Many major news outlets are biased in their news reporting, says a 30-year veteran journalist from Orange County.
“I am really intrigued by how different papers come to totally different conclusions about something,” Will Swaim, the publisher for OC Weekly and current President of California Policy Center, told The Epoch Times.
Swaim said he finds that these major media outlets represent either one of the two major political parties and act as the voice to protect their party, rather than report in a non-partisan fashion.
“It was in that reporting that I started to see that you really can’t trust parties. You really can’t trust that the Republicans will always be right or the Democrats will always be wrong or right. It just doesn’t work that way…It’s about individuals. It’s about issues. And they will be right or wrong,” Swaim said.
Bullies in the Newsrooms
Swaim pointed out that bias in the media is worse now than in the past as journalists are being bullied in their own newsrooms for having opposing viewpoints from the majority.
“It’s just not quite the same place as it was when I got into the business. It’s very different.”
Swaim said that recently, a journalist resigned from her job “because she was bullied so badly for allowing that there might be conservative perspectives that are reasonable to include.”
“I do think they believe that what they are doing is telling the truth,” Swaim said, adding that in his belief, “the most dangerous reporters have always been those who don’t know about human frailty, who don’t understand human bias and how it’s in-built.”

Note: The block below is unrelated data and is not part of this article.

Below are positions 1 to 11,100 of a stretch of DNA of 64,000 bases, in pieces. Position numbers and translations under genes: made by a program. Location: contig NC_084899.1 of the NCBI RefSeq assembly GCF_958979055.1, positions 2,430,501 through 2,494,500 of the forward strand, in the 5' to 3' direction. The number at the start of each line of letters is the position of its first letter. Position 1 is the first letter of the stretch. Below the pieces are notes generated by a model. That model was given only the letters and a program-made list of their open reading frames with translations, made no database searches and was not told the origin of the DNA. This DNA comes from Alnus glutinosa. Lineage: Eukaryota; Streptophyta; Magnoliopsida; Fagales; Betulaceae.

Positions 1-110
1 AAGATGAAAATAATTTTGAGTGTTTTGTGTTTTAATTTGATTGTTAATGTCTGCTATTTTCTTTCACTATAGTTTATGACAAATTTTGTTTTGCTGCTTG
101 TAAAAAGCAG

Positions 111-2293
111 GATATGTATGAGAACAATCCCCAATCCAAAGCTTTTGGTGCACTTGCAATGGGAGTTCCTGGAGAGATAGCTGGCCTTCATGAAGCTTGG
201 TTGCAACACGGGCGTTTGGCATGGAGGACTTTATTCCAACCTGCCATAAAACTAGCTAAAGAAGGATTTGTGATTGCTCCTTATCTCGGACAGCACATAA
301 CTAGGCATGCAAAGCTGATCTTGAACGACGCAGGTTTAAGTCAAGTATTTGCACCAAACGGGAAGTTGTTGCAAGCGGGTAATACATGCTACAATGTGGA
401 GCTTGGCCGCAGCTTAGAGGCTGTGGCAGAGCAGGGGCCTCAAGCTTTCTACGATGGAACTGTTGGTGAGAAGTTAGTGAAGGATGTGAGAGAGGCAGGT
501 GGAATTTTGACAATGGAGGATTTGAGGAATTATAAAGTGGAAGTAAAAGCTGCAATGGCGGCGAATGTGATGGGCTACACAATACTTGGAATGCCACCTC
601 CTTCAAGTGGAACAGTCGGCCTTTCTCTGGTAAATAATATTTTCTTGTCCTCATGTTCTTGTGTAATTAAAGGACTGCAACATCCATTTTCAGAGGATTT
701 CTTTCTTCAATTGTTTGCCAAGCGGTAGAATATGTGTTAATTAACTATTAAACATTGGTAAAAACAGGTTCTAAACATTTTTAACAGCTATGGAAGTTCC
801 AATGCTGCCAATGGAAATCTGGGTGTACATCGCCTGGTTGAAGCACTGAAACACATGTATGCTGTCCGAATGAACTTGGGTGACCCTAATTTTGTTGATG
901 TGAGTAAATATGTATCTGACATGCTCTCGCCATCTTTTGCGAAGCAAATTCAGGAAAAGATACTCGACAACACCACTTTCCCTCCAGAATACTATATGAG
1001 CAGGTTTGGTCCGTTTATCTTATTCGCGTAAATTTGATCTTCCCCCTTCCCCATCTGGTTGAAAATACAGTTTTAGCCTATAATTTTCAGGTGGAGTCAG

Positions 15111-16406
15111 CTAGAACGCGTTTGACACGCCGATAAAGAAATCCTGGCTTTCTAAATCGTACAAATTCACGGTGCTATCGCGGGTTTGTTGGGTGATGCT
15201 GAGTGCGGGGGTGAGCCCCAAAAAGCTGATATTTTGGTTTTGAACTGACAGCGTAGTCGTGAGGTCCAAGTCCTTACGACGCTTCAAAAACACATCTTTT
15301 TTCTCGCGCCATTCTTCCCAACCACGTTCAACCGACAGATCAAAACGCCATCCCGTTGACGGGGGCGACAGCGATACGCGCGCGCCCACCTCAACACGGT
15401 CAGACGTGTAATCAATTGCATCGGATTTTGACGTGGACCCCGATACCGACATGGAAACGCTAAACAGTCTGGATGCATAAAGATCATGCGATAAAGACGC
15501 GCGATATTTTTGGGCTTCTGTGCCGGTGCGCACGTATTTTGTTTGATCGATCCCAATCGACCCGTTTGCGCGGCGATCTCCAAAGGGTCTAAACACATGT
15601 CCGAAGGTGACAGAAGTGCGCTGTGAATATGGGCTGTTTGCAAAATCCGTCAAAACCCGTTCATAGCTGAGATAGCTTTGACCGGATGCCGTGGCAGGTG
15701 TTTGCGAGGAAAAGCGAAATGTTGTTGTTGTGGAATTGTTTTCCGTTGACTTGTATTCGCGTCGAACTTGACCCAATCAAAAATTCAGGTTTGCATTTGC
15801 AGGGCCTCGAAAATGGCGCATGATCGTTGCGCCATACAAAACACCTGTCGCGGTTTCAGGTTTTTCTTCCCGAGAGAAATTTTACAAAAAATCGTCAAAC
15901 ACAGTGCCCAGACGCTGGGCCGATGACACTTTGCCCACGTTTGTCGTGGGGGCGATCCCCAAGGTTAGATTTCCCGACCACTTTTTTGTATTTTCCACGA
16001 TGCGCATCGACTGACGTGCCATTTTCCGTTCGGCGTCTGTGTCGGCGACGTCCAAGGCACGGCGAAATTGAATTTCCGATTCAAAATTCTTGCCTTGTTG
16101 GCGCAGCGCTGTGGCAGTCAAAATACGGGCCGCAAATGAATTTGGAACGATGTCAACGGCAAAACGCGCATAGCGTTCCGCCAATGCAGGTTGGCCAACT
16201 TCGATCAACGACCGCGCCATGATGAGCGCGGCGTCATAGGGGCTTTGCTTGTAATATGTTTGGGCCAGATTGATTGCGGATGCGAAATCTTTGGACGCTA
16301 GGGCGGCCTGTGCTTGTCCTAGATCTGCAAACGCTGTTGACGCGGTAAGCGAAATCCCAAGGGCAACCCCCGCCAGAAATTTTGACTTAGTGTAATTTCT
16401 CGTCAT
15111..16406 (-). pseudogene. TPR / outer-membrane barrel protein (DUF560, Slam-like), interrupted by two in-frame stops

Swaim confided that when he first started his reporting career, he was a “Marxist-lefty” who thought free markets were dangerous and that we needed more government regulation.
“I switched over time,” he said. “It was impossible to be an honest reporter or editor and not see the failings, on the one hand, of some business companies… Free markets are like that, they’re not perfect. Fortunately there’s a mechanism in place to punish the bad actor. In government, you don’t have that mechanism that punishes bad government. It just continues to draw on resources infinitely and continues to grind on in its own way.”
Swaim said it was news coverage on issues like government unions and their power to shape local government and state government in California that began to persuade him to change his thinking.
Checking the Facts
“One of the great things that the online media allows us to do, whether it’s Epoch Times, California Policy Center, or the LA Times, or anybody else, is link to original documents,” Swaim said.
He said he would encourage readers to look beyond the headline and read the original documents, although checking the facts is really the job of the journalist.
“The public shouldn’t have to do this. Journalists should be really good at sorting through this stuff and telling people this is what it says, and this is what it doesn’t say. But we can’t trust–never could trust–somebody else to do this job for us,” he said, adding, “We have to remain vigilant as readers.”